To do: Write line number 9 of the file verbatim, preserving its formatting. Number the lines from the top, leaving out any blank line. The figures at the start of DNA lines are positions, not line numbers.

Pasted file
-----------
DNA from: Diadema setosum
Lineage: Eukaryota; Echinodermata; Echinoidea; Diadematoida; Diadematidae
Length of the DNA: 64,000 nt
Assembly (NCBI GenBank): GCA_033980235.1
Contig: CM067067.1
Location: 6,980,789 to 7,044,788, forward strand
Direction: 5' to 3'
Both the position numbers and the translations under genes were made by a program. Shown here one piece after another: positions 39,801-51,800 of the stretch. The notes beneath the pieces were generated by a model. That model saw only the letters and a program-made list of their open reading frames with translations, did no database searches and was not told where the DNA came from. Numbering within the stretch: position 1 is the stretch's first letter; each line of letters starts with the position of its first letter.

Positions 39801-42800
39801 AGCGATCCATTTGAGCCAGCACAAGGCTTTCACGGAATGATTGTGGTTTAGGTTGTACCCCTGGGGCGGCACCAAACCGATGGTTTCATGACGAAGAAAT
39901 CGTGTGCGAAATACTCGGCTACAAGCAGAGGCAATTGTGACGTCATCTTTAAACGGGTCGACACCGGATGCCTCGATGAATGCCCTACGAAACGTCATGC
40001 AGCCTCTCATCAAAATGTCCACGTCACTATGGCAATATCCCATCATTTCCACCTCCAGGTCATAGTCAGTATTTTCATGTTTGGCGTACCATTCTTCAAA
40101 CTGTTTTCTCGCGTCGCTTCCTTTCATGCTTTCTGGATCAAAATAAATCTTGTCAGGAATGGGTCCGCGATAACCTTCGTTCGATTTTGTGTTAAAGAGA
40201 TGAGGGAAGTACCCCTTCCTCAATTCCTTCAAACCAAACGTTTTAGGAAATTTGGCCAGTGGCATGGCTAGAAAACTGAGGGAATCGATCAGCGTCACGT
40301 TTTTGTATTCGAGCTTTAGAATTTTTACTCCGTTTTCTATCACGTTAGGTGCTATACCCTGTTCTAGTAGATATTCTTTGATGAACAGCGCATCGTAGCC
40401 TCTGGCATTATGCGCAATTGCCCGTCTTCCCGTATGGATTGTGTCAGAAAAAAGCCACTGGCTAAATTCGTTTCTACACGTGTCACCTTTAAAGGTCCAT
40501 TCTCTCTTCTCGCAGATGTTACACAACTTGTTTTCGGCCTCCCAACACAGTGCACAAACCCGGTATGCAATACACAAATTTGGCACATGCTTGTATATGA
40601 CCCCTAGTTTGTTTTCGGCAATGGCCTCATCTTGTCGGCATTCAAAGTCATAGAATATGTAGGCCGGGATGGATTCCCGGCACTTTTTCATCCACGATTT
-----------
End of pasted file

Positions 39801-42800